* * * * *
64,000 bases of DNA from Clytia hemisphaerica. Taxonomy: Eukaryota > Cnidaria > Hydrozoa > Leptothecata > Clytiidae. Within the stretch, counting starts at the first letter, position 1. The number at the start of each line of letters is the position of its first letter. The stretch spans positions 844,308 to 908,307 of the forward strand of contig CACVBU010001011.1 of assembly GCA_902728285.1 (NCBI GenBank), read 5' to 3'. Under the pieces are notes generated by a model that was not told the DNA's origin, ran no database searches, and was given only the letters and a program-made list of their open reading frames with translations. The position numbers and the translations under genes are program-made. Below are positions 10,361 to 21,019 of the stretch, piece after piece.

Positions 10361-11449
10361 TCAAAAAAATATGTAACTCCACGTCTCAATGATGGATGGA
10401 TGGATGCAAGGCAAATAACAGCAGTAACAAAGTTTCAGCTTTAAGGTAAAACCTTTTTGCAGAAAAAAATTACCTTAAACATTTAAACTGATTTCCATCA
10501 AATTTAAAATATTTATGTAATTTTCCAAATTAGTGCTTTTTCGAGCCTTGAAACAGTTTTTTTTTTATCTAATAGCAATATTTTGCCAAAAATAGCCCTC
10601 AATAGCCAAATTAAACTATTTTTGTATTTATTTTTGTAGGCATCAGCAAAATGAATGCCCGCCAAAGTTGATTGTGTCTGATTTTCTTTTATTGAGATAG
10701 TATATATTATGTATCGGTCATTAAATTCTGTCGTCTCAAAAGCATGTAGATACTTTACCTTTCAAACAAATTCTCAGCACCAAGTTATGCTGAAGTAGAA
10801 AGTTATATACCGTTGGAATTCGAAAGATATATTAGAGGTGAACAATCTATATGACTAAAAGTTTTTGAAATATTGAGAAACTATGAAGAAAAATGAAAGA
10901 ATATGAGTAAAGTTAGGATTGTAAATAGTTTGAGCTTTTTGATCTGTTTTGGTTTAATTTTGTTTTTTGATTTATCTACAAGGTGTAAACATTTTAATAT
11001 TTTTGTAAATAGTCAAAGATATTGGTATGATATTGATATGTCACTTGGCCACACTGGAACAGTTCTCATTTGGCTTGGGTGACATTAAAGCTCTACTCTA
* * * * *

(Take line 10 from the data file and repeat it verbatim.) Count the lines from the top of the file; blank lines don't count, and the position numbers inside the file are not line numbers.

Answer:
11001 TTTTGTAAATAGTCAAAGATATTGGTATGATATTGATATGTCACTTGGCCACACTGGAACAGTTCTCATTTGGCTTGGGTGACATTAAAGCTCTACTCTA